“Yes, I’m 38 years old, too old to play any of the sisters, at least in the first act before they grow older”.

“You are a very young 38.  Perhaps you are being a little too hard on yourself”.

“I prefer the term ‘realistic’”.

“This is not primetime TV.  We don’t do ‘realistic’ that much here.  Trust me when I say this, you’ll be surprised how willing our audiences are to suspend their imaginations in this regard.  And trust me again when I say this once more, and not to flatter you either; you are a very young 38.  May I suggest that you play Jo?  She’s the second oldest of the four and the main character”.

“Well, since the audience imagination suspension is so easily accomplished here, why not Beth then?”

“Jo is a much bigger part, why Beth?”

“I love her duet with Mr. Laurence, ‘Off to Massachusetts’”.

“I do too.  Beth it is then and let it be known, far and wide, that this decision was made and decided solely on the merits of your audition”, only half lied Darla Landershim, as she knew quite well that having Abby Shields in the show would sell tickets like hot cakes. 

“No need for a call back?” now asked Abby.

“No need for a call back.  We will begin rehearsals next Monday night, here at 7 PM, sharp”.

One hour later:

“Who’s next on the list?” asked Darla Lankershim of her assistant director, Lonny Balou.

“I can’t believe it”, exclaimed Lonny, without answering her question.

“You can’t believe what?”

“Off Book Rook.  It’s still summer, why would he be looking for a part in early September?”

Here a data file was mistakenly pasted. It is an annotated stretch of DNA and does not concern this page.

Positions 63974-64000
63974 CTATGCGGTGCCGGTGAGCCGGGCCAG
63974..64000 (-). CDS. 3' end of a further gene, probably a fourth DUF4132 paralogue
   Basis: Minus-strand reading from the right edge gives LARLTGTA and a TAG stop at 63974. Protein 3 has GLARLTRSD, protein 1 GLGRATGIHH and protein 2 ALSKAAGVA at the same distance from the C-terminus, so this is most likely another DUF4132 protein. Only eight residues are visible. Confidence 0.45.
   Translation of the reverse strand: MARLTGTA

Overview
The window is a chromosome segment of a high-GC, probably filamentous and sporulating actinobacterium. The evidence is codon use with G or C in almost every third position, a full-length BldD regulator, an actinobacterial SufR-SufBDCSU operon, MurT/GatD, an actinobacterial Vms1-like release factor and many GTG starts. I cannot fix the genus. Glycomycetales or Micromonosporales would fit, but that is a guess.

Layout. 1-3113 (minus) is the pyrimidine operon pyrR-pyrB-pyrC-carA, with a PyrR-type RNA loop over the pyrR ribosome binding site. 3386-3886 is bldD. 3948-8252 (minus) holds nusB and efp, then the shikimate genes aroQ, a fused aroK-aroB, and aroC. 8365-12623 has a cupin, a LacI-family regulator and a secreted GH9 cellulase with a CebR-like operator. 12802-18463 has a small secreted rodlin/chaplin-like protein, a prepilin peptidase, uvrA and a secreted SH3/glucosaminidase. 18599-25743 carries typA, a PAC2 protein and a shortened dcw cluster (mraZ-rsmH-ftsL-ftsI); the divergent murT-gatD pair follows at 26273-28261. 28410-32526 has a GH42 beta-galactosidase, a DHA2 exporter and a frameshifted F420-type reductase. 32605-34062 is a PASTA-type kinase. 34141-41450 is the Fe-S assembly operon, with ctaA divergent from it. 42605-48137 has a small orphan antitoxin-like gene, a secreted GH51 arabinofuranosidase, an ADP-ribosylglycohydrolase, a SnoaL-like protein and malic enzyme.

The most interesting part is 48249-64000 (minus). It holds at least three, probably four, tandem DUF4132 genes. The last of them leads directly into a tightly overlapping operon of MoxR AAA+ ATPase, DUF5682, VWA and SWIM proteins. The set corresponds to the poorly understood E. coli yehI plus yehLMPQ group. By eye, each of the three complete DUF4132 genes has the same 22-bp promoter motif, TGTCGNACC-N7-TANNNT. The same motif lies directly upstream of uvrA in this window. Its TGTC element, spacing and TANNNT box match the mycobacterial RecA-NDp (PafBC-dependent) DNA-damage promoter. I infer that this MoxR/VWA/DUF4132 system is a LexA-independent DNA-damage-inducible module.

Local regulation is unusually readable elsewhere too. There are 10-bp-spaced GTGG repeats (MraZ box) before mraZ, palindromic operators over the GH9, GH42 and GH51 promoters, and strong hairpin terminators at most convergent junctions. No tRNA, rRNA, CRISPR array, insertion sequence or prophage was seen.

“Maybe the tides aren’t right for the Halibut in early September?  He must be auditioning for Mr. Laurence, correct?”

“Yep.  I wonder how those two will be interacting with each other in their duet ‘Off to Massachusetts?’ Hope she likes to clean Halibut?” posed Lonny Balou in regards to Abby Shields, who had left an hour earlier, after landing the role of Beth.

“The mind boggles”, mused Darla Lankershim. 

“Are you going to make him go through the formality of an audition?”

“No, he knows the part”.

“Have you directed him in Little Women before?”

“No, but he wouldn’t be here, if he didn’t know it already, inside and out.  He hates sight reading cold.  On top of that, there’s that steel trap, freak of nature, memory of his.  Don’t repeat anything I just told you, to him, or to anyone”.

“Repeat what?”

“Exactly, now go out into the lobby and whisper into his ear, without alerting anyone else within earshot, that he has the part.  Be sure to tell him to keep that little tidbit under his hat.  Oh, also tell him that he is to report back here on Monday night for the first read through. And most importantly, when you are talking to him and this goes for anytime you are talking to him, be sure to avoid the topic of ‘fishing’, any kind of fishing; especially Halibut fishing.  Don’t even get him started by asking him the following question, ‘How’s the Halibut fishing?’ Trust me you will regret it dearly if you do so”.

“Understood”, answered her assistant director with a nod. 

“One more caution.  If you ever need him to do a really big favor, and someday you probably will; don’t ever offer to drive him to the pier as payment for said favor”. 

“Understood and I will absolutely draw a line in the sand when it comes to cleaning fish”. 

“Now go tell him he has the part.  Hopefully, if you play your cards right, you’ll then be able to get him to leave quietly”.

“So you have said, so shall it be done”, responded Lonny, as he left the audience section of the house, to fulfill that exact responsibility. 

After Lonny left the house, Darla craned her neck backward to ask the sound tech if he could search on Google to see if the Halibut would be running off the coast of Southern California anytime soon, hoping in her heart of hearts that they wouldn’t be.

 

 

 

 

 

 

 

 

 


© Copyright 2017 Jim Pack. All rights reserved.